Nov 112011

Silver Chord - view ahead from the steering position

Economic and social factors continue to take preference over safety considerations in fishing vessels, says Britain’s Marine Accident Investigation Branch in it’s report into the collision between two trawlers. It it latest of a series of accident in which wheelhouses have been left unattended.

At 1840 on 12 January 2011, the 16.84m prawn trawler Silver Chord  collided with the 14.99m prawn trawler Sapphire II ). At the time of the collision, Sapphire II was stopped in the water while her skipper, who was operating single-handed, recovered the vessel’s fishing gear. Silver Chord was making 5.5 knots as she proceeded towards Stornoway after a day’s fishing.

Sapphire II’s hull was penetrated and the fish hold quickly started to flood. Her skipper reported the accident to the coastguard, and transferred to Silver Chord before Sapphire II sank at about 1850.

Silver Chord was also damaged, but was able to return to Stornoway under her own power. There were no injuries.

The investigation identified a number of factors which contributed to the collision. These included:
• Neither skipper was aware of the proximity of the other vessel despite both vessels displaying navigation lights and deck floodlights, and both vessels being equipped with working radar displays.
• Silver Chord’s wheelhouse was left unattended for substantial periods of time before the accident while her skipper and crew worked in a fully enclosed shelter.
• The visibility ahead from Silver Chord’s wheelhouse was impaired by the vessel’s shelter and deck fittings.
• Sapphire II’s skipper had been focused on recovering the fishing gear. His view from the aft working deck was obstructed by the vessel’s accommodation and wheelhouse, which prevented him from maintaining a proper and effective lookout. The single-handed operation of Sapphire II was therefore inherently unsafe.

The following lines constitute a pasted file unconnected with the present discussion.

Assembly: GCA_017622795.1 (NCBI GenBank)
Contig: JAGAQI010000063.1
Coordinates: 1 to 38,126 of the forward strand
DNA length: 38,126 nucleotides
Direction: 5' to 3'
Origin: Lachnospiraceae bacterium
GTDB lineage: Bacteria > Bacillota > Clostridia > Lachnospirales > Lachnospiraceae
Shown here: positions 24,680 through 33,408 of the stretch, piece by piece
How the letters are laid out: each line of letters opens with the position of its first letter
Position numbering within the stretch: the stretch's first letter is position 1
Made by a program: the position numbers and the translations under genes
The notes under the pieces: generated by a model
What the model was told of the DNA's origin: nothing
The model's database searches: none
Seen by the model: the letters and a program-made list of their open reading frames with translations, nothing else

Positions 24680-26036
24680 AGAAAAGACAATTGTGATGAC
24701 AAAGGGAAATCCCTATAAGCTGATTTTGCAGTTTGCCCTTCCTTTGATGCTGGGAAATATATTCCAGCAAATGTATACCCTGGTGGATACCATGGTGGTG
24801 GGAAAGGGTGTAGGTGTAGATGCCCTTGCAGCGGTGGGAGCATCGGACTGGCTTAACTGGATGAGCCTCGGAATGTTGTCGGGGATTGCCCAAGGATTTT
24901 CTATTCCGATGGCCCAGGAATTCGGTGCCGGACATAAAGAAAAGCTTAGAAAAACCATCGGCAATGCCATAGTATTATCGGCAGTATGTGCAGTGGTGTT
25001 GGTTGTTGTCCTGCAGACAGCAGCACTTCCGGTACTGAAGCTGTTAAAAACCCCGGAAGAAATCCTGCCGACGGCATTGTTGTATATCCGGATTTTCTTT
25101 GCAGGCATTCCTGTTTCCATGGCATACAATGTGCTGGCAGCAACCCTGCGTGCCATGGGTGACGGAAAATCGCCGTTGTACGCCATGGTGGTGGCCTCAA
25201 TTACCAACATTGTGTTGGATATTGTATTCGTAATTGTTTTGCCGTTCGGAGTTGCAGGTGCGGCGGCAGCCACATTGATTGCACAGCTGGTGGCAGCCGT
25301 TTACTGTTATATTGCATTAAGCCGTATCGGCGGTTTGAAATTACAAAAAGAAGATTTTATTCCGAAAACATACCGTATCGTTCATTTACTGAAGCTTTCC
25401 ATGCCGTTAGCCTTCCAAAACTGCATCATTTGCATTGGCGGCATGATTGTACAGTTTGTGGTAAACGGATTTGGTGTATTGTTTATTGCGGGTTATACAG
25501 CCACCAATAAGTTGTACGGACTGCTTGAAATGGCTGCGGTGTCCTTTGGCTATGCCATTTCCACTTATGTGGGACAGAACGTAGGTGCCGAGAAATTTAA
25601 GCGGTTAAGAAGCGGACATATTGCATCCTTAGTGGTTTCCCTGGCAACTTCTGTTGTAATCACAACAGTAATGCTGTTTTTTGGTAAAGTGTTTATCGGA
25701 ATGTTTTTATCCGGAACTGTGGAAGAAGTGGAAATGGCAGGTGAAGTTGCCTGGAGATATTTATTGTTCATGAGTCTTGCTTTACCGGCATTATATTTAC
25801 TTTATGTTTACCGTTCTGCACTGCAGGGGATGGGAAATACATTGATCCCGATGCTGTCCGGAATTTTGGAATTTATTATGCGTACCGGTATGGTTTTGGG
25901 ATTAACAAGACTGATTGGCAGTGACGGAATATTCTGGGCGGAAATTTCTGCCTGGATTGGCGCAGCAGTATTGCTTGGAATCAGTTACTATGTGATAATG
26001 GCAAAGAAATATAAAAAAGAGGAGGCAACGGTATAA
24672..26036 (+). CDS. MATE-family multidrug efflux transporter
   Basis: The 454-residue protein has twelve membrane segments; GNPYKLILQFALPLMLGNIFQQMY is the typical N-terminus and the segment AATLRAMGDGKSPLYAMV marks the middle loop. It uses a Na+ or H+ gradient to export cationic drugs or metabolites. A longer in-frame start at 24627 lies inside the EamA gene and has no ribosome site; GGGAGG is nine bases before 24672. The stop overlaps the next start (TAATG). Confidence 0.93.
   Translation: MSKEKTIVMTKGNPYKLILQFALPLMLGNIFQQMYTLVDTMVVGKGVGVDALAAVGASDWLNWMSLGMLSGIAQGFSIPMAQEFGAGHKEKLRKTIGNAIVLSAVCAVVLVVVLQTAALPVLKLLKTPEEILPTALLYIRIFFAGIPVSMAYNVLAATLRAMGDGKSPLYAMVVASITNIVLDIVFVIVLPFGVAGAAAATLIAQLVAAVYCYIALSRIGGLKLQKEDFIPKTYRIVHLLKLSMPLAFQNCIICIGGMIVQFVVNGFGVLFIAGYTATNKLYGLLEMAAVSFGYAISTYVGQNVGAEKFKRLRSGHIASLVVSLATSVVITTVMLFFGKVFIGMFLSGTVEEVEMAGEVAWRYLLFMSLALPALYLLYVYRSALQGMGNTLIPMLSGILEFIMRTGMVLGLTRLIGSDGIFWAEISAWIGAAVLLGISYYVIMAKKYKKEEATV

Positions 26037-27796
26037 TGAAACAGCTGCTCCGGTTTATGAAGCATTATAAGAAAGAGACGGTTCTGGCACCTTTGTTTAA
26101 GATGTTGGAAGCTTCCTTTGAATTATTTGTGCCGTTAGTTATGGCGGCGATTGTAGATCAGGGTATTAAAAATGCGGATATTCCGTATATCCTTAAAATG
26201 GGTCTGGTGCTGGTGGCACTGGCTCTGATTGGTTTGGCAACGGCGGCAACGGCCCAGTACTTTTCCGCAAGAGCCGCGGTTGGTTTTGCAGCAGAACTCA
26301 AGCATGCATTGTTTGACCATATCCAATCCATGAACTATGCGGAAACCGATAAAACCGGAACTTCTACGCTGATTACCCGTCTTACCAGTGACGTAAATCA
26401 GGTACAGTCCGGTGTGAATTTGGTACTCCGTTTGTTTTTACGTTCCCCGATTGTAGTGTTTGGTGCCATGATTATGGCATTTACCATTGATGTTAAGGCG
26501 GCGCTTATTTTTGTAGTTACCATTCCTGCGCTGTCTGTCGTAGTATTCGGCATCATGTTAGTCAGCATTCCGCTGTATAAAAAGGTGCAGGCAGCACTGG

This is one of many accidents involving fishing vessels in which leaving the wheelhouse unattended has been a significant contributory factor. Despite Maritime and Coastguard Agency (MCA) and industry initiatives, this behaviour persists among many fishermen as economic and social factors continue to take preference over safety considerations. As leaving a wheelhouse unattended is unavoidable during single-handed operations, the suitability of vessels to be operated in this way must be carefully assessed.

Recommendations have been made to the MCA aimed at ensuring that all vessels are sufficiently manned to ensure their safe operation, and that the current requirements for the visibility from fishing vessels’ wheelhouses are met. Recommendations have also been made to the owner/skippers of Silver Chord and Sapphire II which are intended to improve the safe operation of their vessels in the future.


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